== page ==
Flexible OpenTelemetry data generation for effective testing (Part 2)

April 18 2023

In this second (and final) segment, we continue to show how our OpenTelemetry data generator provides a seamless product-validation experience across all teams working in AppDynamics Cloud.

In the first part of this two-blog series, we provided a high-level overview of OpenTelemetry™ (or OTel). a complete telemetry system for monitoring both modern, distributed architectures in the cloud and more traditional on-prem applications. OpenTelemetry is fast becoming the de facto standard for telemetry observability, and AppDynamics provides support for OTel-based application and infrastructure monitoring across all our offerings.

This gives us many opportunities to optimize the way we perform testing on our products that consume OpenTelemetry data. In this second segment, we’ll continue to explore how we developed our open-source OpenTelemetry data generator and show how to use it. We strongly recommend reading part one (if you haven’t already) before continuing below.

Execution modes

When we first started our OpenTelemetry data generator effort, the goal was for testing teams to use the tool as a dependency in their test code, which they could call. However, two new requirements emerged over time:

  • Sales/demo engineers didn’t want to write code to demo the product.
  • Teams wanted a mechanism to run their load 24/7. In this scenario, their tests would run periodically over the day to validate that their services are responding appropriately to the encoded deviations in the MELT data generated based on the definitions.

To deal with the no-code requirement, we introduced a CLI mode where you only need to write the definitions once based on your requirements and then execute a JAR file with those definitions whenever you want to start the load.

The requirement to run this continuously was a bit harder to solve, as it would mean running multiple instances of the load generator in a web service. That in itself wasn’t problematic, but the decision to use JEL for expression evaluation, while powerful, created a problem. Why? In the standalone context, all the expression methods have to be implemented as static and further, they are not thread safe. That said, the requirement was fair, and we ended up encoding the idea of a request ID at the very top level of the generator. Each thread invoked by every instance of this generator is uniquely identified by this ID, and the ID and threads are maintained on a global map. So, if you end up using this tool in a multi-threaded context, you can be assured that you won’t have to deal with a deadly implementation flaw.

The results

When we began developing the data generation tool, we thought it would be used only by test engineering teams for end-to-end testing. However, as we shared more information via tech talks and dedicated IM spaces, we started getting more and more inquiries about how the tool might be used in different ways. Today, it’s being used by almost all the AppDynamics Cloud engineering squads for end-to-end tests and validations in production environment, by a significant number of teams for component tests, and by some squads for developing continuous flows to validate the state of pre-production environments (not in conjunction with the normal CI). It’s even being used by development engineering teams to validate new changes and troubleshoot new features in their local environments.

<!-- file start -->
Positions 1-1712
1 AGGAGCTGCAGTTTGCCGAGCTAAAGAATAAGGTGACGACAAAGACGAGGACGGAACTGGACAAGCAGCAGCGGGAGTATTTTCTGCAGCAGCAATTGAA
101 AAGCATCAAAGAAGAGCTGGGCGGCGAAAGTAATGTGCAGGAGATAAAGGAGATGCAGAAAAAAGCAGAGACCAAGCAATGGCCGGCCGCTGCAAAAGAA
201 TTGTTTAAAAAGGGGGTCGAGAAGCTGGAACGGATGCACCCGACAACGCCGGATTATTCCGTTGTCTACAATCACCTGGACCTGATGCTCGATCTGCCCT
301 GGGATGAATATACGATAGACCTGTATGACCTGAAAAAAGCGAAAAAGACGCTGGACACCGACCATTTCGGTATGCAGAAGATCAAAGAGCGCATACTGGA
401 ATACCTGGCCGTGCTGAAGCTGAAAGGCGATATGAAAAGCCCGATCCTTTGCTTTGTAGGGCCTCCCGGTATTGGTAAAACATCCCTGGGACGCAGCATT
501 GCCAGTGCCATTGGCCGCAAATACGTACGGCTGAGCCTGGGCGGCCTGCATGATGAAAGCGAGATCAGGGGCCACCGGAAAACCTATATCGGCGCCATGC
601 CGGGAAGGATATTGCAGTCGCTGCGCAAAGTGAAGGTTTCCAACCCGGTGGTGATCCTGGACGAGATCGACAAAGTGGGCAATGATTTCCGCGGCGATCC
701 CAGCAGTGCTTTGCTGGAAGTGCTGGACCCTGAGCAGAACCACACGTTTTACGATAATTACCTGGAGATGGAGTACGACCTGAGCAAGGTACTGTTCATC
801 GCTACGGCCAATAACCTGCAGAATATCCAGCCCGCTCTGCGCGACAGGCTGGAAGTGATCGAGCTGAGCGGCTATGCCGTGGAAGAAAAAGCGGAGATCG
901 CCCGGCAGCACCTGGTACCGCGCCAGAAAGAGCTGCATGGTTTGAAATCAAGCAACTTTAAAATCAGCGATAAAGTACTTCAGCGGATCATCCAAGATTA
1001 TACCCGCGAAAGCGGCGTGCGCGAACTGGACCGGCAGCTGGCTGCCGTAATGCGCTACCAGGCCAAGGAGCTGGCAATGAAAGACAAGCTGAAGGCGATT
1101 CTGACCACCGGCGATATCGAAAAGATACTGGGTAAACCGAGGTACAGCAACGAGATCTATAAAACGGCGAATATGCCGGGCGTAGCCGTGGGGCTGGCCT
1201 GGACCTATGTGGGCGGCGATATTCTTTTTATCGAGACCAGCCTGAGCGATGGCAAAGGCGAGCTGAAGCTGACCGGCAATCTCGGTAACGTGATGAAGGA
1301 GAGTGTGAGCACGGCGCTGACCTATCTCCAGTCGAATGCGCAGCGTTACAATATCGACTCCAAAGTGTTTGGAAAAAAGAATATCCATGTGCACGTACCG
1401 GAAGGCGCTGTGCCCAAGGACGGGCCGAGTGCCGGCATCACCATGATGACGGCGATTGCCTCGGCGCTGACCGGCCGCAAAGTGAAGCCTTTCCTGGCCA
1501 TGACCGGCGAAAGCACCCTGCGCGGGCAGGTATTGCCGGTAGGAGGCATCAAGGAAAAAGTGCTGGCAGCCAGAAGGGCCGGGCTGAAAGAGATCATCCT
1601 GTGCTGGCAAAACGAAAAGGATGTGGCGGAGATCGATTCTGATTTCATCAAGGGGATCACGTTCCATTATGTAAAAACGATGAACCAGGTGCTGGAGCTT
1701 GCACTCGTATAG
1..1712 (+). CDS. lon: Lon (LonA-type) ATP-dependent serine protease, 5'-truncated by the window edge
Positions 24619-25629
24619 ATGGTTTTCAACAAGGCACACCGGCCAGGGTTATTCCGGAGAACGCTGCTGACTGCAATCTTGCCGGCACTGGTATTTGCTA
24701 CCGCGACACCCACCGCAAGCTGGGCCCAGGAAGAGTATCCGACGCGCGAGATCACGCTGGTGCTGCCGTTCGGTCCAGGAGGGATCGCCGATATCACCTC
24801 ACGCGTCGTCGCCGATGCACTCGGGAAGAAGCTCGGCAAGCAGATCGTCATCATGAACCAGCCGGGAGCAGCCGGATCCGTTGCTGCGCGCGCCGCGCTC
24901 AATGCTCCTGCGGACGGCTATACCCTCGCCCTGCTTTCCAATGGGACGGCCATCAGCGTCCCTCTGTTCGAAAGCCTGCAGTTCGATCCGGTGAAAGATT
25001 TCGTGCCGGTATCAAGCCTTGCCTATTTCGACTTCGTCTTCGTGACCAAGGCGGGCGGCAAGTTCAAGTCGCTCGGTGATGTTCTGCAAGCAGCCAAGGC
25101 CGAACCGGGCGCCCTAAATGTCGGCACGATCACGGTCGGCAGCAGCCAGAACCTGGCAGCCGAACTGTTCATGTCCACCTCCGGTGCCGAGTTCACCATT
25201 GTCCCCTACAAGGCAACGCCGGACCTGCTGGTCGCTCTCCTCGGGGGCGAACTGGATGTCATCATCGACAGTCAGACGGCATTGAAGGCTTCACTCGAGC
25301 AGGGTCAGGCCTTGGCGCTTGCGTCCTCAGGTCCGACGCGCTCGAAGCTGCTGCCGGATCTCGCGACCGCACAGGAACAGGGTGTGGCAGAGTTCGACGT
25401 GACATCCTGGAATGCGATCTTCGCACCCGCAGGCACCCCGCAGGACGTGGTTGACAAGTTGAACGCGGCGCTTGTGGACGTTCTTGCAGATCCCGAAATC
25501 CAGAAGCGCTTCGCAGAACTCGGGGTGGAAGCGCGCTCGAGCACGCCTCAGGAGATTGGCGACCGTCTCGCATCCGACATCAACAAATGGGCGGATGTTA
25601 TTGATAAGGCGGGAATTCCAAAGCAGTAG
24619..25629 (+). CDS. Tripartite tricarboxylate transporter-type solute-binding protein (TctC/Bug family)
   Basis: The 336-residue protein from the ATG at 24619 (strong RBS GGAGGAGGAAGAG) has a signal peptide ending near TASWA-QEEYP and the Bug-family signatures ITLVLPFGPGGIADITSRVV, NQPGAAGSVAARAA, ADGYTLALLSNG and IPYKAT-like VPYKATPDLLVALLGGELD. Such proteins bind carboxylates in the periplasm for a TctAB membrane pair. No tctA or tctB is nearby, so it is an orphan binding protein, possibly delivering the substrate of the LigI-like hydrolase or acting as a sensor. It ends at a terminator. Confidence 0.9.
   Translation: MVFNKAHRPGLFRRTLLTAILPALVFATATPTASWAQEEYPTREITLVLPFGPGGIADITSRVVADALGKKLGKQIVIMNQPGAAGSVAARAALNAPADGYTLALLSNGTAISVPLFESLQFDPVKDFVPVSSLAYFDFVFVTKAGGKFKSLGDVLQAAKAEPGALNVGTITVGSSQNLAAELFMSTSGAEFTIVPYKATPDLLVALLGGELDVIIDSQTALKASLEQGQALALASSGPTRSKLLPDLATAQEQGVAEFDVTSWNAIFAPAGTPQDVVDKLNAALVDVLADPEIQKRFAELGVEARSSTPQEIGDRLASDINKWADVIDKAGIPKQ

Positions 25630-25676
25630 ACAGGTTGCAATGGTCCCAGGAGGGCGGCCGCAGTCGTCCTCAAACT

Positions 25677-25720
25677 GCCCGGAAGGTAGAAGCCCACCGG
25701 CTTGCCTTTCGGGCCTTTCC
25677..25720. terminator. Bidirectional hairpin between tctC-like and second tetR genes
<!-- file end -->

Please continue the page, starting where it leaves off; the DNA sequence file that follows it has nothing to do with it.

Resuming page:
In fact, we estimate the tool is now being used in over 1,000 tests, most of them end-to-end tests. This makes sense: With the OpenTelemetry MELT schema being fairly significant in size and the need to send a lot of data for end-to-end tests encompassing various scenarios and deviations, it’s logical that end-to-end tests are where this tool is most useful.

Although formally, we never claimed this tool could be used for performance/load testing — and we’re evaluating how to expand it for that purpose — some teams have used it for performance testing in particular scenarios. To that effect, we did validate that the tool works with some normal-sized loads and also checked its resource consumption:

  • Five metrics from 50,000 entities reported every 15 seconds and consumed about 570 MB of memory.
  • Three log types reported by 20 to 30 entities and having a copy count of 2,000 to 8,000, leading to a total of 330,000 logs, reported every 30 seconds and consumed about 300 MB of memory.
  • 19 spans crossing three traces with a copy count ranging from 8,000 to 50,000, leading to a total of 150,000 spans, reported every 15 seconds and consumed about 550 MB of memory.

Try the open source release!

With a good rate of adoption inside Cisco AppDynamics, the dearth of available tools for flexible and expansive OpenTelemetry simulated data generation, and significant demand from our community, we decided to make this tool publicly available.

The repo is available here. The detailed documentation is available here. And while we’re continuously maintaining and enhancing the capabilities of the telemetry generator, please feel free to make any requests here. We encourage you to contribute to this project and recommend you start with the contributing guidelines.

Special thanks to Aarushi Singh, Severin Neumann, Ashish Tyagi and Girish Grover.

Manpreet Singh is a Senior Engineer at Cisco AppDynamics and implements behind-the-scenes services that power our products. She has over ten years of experience in software testing and development of large-scale data processing and analytics products. Manpreet works out of the Bengaluru office in India and likes learning about macroeconomics.

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